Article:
OKC Police: Selected Officers Allowed To Carry Rifle To Protect Themselves

Tuesday, January 10th 2012, 10:56 pm
By: News 9

Across the country, police say criminals are using high-powered guns to take down officers at a shocking rate. Police killed by gunfire was up 20 percent nationwide last year.

As officers call for better guns to protect themselves, News 9's Michael Konopasek takes a look at department policies in Oklahoma City.

Oklahoma City Police say they are keeping safety the top priority. The department's rifle program allows for semi-automatic weapons to be only a short distance away from any officer at any time.

Officers say the standard police handgun is no match for the weapons criminals are now using.

"If it's your butt that's on the line then you really recognize the fact that you need [the rifle] right then," Mike Schoenberger, retired Oklahoma City police officer said.

Schoenberger retired from the Oklahoma City Police Department after 31 years on the force. He says he was allowed to carry a semi-automatic patrol rifle.

"If money was no object, as long as you could qualify and show proficiency and obviously you know your business about being a police officer … yes, I would love to see [all officers] equipped with a patrol rifle," Schoenberger said.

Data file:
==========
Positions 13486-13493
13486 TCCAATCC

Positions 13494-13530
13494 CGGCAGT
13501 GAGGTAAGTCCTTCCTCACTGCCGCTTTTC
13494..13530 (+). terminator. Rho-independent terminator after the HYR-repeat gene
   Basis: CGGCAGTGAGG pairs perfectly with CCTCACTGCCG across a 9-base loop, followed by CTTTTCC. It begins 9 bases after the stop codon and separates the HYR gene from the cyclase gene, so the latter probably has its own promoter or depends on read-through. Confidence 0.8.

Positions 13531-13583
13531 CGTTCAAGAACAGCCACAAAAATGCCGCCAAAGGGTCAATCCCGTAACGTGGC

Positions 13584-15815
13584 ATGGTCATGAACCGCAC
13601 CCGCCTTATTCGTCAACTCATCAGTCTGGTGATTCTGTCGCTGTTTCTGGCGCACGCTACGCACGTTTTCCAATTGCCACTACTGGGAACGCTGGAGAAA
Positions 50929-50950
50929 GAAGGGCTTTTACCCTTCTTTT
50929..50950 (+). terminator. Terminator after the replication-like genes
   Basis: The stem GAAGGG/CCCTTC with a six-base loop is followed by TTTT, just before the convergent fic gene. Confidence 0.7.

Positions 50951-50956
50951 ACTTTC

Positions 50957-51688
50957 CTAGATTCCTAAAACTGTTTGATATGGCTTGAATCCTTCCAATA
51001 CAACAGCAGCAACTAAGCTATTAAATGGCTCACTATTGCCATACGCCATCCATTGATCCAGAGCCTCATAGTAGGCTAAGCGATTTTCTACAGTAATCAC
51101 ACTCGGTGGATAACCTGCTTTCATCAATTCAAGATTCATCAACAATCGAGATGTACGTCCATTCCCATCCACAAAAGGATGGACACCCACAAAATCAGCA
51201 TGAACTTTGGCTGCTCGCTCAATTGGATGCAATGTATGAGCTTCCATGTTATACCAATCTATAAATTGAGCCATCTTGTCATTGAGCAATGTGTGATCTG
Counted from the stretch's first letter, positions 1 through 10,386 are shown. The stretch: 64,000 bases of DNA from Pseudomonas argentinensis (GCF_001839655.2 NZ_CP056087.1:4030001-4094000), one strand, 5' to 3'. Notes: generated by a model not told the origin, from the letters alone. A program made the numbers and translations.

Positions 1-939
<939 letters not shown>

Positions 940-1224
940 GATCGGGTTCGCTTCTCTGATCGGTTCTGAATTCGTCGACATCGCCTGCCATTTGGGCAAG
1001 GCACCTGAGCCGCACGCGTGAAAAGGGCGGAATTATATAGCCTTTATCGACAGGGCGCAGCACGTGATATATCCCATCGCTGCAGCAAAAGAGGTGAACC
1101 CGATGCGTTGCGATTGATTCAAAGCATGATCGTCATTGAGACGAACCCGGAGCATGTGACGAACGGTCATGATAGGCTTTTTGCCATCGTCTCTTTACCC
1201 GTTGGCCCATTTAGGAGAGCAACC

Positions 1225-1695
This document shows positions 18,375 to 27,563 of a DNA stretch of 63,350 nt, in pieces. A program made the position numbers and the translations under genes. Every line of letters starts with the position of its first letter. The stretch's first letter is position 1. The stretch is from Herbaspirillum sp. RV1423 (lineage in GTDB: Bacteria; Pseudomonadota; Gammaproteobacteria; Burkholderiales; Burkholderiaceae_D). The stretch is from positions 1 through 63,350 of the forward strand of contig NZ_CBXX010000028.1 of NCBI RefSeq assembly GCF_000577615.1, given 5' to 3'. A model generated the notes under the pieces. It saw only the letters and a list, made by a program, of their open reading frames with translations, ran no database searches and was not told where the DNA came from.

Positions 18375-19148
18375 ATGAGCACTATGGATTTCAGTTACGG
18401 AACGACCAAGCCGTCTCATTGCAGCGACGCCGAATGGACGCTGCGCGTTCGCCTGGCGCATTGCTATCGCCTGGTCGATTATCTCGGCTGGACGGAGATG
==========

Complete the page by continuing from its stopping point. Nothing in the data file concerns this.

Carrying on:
Oklahoma City is not seeing the same uptick in police deaths as the rest of the nation, but it's not taking any chances. In Oklahoma City, selected officers are allowed to carry authorized assault rifles.

"The officers that are ultimately chosen to participate in this program do have to complete annual training," Sgt. Jennifer Wardlow of the Oklahoma City Police Department told News 9.

Currently, the program allows for 88 officers to carry semi-automatic patrol rifles. Those officers are positioned evenly throughout the city to respond as needed. All officers are allowed to carry shotguns, but not all do.

Some metro departments allow most, if not all, of its officers to carry assault rifles. There are no plans for that to happen in Oklahoma City.

In 2011, 177 officers were killed in the line of duty in the United States. That averages out to about one every two days. Of the 177 deaths, 71 of those deaths were gun related.